Once upon a quite different time, Americans debated politics; we didn't just trade videos of politicians making gaffes on the campaign trail. As when
What fun -- letting the political figures we love to hate embarrass themselves. It's so much easier than actually analyzing their more thoughtful political positions.
But there was a time when Americans listened to each other, wanted to know what the opposition had to say for itself, and paid close attention to its case. As when the voters of
Or go back to 1830, when Webster and Hayne took to the floor of the
Try to imagine today's electorate, accustomed to television sound bites instead of thought, following such arcane constitutional arguments -- hour after hour. Unimaginable. Not in a country that seems to have come down with a nationwide attention-deficit disorder.
But as late as the middle of the last century, there were still speakers -- and thinkers -- who set out to talk sense to the American people. And did. My model in these matters would be
"It was always accounted a virtue in a man to love his country. With us it is now something more than a virtue. It is a necessity, a condition of survival. When an American says that he loves his country, he means not only that he loves the
Has there ever been a better definition of the American spirit?
Nor has it been just those presidents who blazed new trails whose words comforted and sustained us. Think of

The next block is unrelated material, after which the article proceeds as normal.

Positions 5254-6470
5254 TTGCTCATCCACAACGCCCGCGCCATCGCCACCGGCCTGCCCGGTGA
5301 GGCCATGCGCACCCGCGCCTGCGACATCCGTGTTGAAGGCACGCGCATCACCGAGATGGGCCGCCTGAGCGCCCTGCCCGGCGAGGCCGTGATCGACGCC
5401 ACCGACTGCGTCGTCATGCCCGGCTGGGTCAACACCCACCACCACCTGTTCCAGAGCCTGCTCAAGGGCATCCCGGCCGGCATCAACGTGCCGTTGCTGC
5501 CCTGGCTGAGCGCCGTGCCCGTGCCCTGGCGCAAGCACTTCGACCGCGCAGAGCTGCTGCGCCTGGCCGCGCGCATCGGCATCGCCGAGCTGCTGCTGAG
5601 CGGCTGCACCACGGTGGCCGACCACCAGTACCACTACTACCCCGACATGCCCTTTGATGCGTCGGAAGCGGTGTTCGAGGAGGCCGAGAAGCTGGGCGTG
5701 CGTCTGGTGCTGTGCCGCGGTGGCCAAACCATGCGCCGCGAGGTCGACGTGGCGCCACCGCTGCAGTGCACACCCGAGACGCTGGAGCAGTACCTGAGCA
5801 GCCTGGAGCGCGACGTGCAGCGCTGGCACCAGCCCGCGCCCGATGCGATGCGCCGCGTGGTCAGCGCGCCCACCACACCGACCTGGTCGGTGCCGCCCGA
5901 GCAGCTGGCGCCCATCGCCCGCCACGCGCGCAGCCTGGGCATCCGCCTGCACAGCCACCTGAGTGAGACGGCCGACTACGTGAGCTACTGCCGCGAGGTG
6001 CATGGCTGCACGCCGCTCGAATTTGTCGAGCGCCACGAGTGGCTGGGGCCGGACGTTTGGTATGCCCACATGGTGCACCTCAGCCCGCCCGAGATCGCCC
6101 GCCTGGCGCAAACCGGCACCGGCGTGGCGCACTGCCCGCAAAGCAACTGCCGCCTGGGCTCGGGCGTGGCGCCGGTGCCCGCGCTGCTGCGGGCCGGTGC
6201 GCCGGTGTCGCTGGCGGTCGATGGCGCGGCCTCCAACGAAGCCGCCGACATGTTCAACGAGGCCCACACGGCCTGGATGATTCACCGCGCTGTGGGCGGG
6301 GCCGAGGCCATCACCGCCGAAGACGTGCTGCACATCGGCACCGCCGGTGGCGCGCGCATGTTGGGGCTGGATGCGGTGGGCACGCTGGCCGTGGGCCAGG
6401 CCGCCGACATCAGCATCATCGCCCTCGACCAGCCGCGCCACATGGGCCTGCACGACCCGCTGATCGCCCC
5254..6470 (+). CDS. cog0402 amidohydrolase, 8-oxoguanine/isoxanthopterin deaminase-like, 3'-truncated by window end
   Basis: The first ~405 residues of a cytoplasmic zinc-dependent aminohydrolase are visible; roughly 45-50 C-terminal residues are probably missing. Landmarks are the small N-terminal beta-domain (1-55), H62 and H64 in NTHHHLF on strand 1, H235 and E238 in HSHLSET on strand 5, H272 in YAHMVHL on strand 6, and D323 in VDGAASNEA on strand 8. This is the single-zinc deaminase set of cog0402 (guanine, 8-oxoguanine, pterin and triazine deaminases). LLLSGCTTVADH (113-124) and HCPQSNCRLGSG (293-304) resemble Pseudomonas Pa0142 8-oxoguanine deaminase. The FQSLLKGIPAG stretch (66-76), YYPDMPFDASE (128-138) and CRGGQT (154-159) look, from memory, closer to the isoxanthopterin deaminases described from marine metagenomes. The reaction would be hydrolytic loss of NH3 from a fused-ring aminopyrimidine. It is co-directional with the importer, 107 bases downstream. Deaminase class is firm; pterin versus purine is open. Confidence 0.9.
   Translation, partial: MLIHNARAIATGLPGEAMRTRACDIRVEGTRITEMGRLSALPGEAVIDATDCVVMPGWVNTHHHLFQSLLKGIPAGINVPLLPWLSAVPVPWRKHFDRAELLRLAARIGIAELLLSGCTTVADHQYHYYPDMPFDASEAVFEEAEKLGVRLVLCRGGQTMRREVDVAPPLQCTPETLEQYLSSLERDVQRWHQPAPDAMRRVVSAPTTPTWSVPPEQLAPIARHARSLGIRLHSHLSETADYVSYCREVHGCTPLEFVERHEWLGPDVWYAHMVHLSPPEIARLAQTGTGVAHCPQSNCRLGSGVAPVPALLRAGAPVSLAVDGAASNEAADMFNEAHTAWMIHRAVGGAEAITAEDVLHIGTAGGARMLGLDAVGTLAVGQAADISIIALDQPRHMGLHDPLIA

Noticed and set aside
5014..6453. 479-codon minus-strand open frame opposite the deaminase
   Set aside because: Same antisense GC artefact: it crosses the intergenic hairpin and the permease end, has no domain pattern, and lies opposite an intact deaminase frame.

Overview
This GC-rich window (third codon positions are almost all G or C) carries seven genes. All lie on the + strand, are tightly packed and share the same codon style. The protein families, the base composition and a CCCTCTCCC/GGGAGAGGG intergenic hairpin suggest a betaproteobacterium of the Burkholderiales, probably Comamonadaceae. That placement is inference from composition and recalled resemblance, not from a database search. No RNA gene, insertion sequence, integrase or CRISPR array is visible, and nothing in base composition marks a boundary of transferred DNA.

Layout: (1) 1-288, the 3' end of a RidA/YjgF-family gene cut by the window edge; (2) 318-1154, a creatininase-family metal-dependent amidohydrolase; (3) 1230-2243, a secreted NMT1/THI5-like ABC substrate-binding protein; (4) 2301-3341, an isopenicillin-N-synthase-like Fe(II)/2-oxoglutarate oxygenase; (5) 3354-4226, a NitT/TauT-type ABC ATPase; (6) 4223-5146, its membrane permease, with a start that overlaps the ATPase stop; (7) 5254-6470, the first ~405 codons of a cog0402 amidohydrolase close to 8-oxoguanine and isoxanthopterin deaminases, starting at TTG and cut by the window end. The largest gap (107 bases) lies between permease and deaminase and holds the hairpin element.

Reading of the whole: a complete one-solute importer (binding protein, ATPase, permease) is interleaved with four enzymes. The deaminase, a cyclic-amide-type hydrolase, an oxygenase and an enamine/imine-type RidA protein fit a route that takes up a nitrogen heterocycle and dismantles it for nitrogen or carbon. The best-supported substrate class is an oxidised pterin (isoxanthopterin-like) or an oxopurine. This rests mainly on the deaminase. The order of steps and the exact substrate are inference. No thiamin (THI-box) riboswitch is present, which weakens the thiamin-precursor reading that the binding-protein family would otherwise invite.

Yes, there have been long, fallow seasons in our history when American rhetoric seemed to settle for mediocrity, repeating platitudes as if they were insights. We may be in one now. Ask anyone who has had to listen to a speech by
Nor do Republican orators like
Yet when they were most needed, this country has brought forth leaders whose words soared, and lifted the country's spirits with them. Like a president who was sworn in at a time when the Great Depression was reaching its depths, and fear stalked the land. That's when
"First of all, let me assert my firm belief that the only thing we have to fear is fear itself." And the clouds parted. Such is the power of the right message at the right time. Again and again, through war and peace, FDR would display the same indomitable spirit and put it into words all could understand.
Time and again, American rhetoric has revived the American spirit, and reminded us that ours is not just a country but the hope of the world. As when
Americans have heard the words we needed to hear from our leaders at every critical juncture of our history. That's when a great leader would emerge to seize the day and our hearts. Like the incomparable
"With malice toward none, with charity for all, with firmness in the right as God gives us to see the right, let us strive on to finish the work we are in, to bind up the nation's wounds, to care for him who shall have borne the battle and for his widow and his orphan, to do all which may achieve and cherish a just and lasting peace among ourselves and with all nations."
And the country became one again. As it will once this season of discontent, of partisan prejudices and small-minded passions, gives rise to the words we are all waiting for. They might even come from one of next year's just emerging presidential candidates. Stay tuned.